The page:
Being a Great Teammate and a Photograph That Never Should Have Happened.
by Drew Holmes
I have a picture of the first pitch of the 2004 World Series on the wall of my home studio. The game was at Fenway Park, home field of my beloved Boston Red Sox, and bears the autograph of the starting pitcher and catcher of that game.
By any reasonable metric that photograph never should have happened.
When asked who their favorite player is, Red Sox fans are usually divided on generational lines. David Ortiz or Pedro Martinez would be the expected modern choices, while Ted Williams is the quintessential favorite. But when asked that question, I always answer without hesitation: Tim Wakefield.
Why Tim Wakefield? Because over a 17-year career with the Red Sox he proved every day that he was the ultimate teammate and always put the best interests of the team ahead of his personal stats.
Drafted as a second baseman, Tim Wakefield realized he did not have the skills to make the majors as a position player. Rather than give up on his dream, he reinvented himself as a pitcher. Not a conventional pitcher, but a knuckleballer. When it works, the knuckleball is a devastating pitch fooling batter and catcher alike. When it does not work, it is the equivalent of putting the ball on a tee for the hitter. When asked why he would stake his career on such a risky pitch he simply replied, “I just want to be able to say I tried everything I could to make it.”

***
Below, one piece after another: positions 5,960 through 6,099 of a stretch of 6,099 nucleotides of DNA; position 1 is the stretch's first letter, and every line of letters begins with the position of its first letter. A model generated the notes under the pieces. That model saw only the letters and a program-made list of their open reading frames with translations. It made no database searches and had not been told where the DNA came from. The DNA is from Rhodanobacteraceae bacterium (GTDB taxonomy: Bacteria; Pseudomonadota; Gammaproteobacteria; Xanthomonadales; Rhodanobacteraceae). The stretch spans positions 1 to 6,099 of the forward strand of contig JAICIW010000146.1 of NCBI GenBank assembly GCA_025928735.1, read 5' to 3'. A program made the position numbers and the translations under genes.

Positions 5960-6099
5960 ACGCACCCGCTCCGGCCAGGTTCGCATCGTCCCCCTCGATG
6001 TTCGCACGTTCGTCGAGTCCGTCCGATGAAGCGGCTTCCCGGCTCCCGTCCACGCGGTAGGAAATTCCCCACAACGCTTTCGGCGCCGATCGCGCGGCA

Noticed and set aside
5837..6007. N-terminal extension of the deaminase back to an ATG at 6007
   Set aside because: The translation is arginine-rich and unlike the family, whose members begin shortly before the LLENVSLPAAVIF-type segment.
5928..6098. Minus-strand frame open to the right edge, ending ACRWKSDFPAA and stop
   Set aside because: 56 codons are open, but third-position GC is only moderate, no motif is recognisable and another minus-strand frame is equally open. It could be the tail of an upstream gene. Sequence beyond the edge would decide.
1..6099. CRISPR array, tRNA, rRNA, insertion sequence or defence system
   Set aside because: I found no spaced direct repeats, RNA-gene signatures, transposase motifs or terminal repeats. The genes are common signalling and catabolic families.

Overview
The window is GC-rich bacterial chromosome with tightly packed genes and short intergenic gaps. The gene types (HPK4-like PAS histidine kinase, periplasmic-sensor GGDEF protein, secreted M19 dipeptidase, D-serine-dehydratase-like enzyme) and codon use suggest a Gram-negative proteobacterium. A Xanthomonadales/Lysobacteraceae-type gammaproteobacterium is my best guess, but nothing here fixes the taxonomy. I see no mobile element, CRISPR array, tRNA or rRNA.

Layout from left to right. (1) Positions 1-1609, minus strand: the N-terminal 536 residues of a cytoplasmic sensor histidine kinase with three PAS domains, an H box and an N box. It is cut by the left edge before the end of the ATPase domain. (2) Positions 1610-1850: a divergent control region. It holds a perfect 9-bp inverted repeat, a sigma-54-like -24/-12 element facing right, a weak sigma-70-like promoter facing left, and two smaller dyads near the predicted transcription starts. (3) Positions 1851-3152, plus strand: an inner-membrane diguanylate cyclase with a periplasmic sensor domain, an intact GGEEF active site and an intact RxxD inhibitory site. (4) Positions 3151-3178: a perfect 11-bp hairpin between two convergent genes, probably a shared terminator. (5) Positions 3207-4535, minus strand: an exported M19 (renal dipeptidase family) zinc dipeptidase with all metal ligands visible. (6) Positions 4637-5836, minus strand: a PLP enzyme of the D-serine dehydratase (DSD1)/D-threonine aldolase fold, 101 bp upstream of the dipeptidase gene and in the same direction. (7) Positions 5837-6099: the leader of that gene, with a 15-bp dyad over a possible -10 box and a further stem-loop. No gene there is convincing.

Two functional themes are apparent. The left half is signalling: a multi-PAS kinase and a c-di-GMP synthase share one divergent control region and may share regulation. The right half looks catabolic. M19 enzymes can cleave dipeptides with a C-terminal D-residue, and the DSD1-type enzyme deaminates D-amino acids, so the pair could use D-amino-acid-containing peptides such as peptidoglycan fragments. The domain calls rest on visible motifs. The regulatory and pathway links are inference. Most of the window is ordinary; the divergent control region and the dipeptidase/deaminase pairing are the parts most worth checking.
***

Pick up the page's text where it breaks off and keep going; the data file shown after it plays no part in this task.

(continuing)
He became a mainstay of the Red Sox pitching staff, as a starter and reliever. The results were not always what he hoped (they never are) but he did everything that was asked of him, to the best of his abilities, every time.
What can this teach us as musicians?
The ensemble is bigger than any one player. You may have a solo, you may be playing harmony, or you may be resting silently, but you have a part to play. Skillfully executing it will bring the group closer to our goal: performing exceptionally and to the best of our abilities.
Fast forward to the 2004 American League Championship Series. The Red Sox are down 2 games to 0 to their archrivals, the New York Yankees. They are taking a beating in game 3, on their way to being down 3–0, a deficit no Major League Baseball team had ever climbed out of. Tim Wakefield, scheduled to start the next day, volunteered to go into the game in relief and take one for the team, preserving as many relief pitchers as possible in the process.
Because of that the Red Sox had the pitchers available to win Game 4. Then in game 5 he came in in relief and helped secure that win. In doing so he gave up any chance of starting another game in the American League Championship Series. However, he did start another game that season.
After the Yankees series went a full 7 games and the Red Sox prevailed, the pitching staff was spent. When it came time to decide a starter for Game 1 of the World Series, the honor fell to Tim Wakefield, the ultimate team player, and the man whose autograph is on the photo on my wall.
Putting the team above ourselves will yield some incredible results. Sometimes it is a memorable musical performance. And sometimes it can put a knuckleballer on the mound in the World Series.